Authorities and residents of New York State and City, among the toughest in the United States on guns, denounced the Supreme Court's “outrageous” ruling which enshrines the right of Americans to leave their homes armed.
The nation's highest court has struck down gun-carrying 'restrictions' under a New York state law, even as America faces a spike in crime in big cities and several mass killings, including two in May in Buffalo (ten African-Americans killed) and in a school in Texas (21 killed, including 19 children).
It is “outrageous, absolutely outrageous that they took away our rights to enjoy sensible restrictions” on guns, New York State Chief Executive Kathy Hochul told reporters. p> Kathy Hochul
“I am sorry that this dark day has come,” added the Democratic governor.
For his part, the mayor of New York Eric Adams , a megalopolis of nine million souls, a cultural mosaic with deep economic inequalities, said it feared that the Supreme Court's judgment would fuel “a wave of gun violence”.
“We will cooperate to stem the risks created by this decision once implemented, because we cannot let New York turn into the Wild West,” said the Democratic city councilor, a former police officer who fought against gun violence the backbone of his tenure.
“We can have limits on freedom of expression (…) but there are none in the Second Amendment” of the Constitution, still castigated Ms. Hochul in allusion to the provision which protects in the United States since the right to own a firearm for more than 200 years.
The governor of a state of 20 million inhabitants then attacked the six conservative justices of the Supreme Court in Washington on Twitter accusing them of having acted in a “reckless” manner. She promised to “protect New Yorkers from gun violence.”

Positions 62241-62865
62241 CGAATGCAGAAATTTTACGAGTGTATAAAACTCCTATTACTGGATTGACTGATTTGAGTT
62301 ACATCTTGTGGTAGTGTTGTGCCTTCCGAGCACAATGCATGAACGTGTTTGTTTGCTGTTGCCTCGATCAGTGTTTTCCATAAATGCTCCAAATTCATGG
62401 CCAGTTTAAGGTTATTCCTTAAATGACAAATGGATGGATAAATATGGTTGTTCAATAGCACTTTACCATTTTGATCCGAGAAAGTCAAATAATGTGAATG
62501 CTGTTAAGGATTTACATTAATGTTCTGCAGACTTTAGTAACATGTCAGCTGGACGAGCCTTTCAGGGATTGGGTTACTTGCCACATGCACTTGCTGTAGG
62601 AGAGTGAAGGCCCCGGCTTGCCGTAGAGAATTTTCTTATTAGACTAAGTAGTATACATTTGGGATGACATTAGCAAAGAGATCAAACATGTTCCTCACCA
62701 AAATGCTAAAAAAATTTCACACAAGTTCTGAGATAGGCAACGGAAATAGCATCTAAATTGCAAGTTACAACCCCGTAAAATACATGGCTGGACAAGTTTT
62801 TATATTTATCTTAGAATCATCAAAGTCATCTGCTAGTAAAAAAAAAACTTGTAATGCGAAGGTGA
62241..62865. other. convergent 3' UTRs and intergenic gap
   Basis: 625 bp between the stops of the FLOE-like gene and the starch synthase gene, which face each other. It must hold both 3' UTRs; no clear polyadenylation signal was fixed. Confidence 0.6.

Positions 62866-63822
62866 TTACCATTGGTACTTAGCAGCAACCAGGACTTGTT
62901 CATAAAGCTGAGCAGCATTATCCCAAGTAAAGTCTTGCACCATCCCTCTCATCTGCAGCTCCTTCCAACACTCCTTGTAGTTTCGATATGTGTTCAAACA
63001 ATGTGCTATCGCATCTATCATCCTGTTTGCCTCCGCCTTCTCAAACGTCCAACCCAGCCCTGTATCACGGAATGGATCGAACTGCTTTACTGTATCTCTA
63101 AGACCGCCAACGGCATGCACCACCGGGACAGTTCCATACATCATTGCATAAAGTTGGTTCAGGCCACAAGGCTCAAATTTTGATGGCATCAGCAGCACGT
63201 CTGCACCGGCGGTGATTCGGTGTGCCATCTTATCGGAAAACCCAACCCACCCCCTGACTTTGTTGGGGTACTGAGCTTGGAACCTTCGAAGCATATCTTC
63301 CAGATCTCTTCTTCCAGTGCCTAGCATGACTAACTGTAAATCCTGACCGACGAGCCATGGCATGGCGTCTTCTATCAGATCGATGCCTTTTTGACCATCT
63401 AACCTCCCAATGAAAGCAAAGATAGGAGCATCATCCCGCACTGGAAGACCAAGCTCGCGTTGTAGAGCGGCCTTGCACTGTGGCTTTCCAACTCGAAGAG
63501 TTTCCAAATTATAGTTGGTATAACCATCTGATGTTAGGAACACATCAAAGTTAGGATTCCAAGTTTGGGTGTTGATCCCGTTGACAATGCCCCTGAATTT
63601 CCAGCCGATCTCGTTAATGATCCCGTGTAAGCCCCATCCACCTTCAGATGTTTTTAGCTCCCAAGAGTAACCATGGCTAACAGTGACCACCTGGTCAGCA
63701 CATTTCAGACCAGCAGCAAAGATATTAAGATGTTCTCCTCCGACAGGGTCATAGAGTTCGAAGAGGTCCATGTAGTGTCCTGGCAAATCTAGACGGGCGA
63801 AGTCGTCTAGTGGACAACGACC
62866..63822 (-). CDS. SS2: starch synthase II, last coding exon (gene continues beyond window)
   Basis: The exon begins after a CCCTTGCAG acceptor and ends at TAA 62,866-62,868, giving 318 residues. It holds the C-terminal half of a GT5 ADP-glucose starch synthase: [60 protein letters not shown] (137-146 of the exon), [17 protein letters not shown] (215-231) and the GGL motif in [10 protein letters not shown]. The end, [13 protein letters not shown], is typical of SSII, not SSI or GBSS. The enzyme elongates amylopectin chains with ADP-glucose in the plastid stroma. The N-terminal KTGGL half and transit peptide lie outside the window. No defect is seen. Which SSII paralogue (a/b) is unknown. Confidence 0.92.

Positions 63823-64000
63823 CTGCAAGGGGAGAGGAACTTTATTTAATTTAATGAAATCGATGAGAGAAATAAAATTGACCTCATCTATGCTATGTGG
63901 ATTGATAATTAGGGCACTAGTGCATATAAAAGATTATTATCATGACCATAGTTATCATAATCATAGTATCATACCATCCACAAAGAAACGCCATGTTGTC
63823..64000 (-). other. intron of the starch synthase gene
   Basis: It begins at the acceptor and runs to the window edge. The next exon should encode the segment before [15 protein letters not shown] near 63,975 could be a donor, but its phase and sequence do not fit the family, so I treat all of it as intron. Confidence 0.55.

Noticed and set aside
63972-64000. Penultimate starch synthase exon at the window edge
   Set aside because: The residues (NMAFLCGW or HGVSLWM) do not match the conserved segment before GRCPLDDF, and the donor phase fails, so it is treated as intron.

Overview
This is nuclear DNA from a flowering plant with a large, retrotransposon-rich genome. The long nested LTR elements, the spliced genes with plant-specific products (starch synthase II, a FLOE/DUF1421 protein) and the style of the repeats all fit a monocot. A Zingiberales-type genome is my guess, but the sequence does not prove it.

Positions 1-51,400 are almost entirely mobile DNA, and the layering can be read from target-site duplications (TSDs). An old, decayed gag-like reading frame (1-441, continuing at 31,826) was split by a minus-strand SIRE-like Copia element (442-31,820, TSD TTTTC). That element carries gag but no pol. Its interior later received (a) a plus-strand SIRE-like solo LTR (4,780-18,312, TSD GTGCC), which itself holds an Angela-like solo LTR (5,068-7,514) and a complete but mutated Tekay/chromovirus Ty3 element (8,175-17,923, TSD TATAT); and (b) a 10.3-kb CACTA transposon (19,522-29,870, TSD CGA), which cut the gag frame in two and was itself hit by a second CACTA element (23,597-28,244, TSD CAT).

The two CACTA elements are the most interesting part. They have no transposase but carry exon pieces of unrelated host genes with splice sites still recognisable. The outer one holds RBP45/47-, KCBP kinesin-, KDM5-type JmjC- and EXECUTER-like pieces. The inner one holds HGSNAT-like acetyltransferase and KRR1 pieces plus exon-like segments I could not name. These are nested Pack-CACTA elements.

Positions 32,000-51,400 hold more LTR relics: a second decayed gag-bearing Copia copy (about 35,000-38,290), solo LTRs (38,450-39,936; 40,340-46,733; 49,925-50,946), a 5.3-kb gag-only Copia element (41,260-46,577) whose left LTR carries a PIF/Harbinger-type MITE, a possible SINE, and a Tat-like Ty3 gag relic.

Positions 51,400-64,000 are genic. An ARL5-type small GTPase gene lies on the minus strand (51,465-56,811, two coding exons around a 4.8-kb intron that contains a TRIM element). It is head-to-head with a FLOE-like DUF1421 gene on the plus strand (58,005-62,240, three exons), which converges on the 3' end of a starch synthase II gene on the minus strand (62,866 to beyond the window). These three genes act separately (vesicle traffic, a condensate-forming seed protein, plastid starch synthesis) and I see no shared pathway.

Her fellow New York State Justice, hard-working Attorney General Letitia James, called the Supreme Court's ruling “incredibly disappointing” and pledged to “defend the constitutionality of state laws.”
New York law only allows the sale and carrying of firearms outside the home if there is evidence that the user intends to do so. serve only to protect and defend themselves.
Several Manhattan residents, interviewed by AFP but who refused to give their surnames, criticized the Supreme Court's decision. Like Mohammed, a 38-year-old Kuwaiti artist, including 20 years in New York, who finds the stop “awful” and says his fear for “his children at school”.
Christy, 32, an African-American vigilante, also “disagrees” because he thinks “crime will increase in the area” of offices in midtown Manhattan, particularly due to “unstable people psychologically”.
Only Sam, a 75-year-old white man, thinks that “it's a good idea, self-defense, because when someone knows you are carrying a weapon, they behave cautiously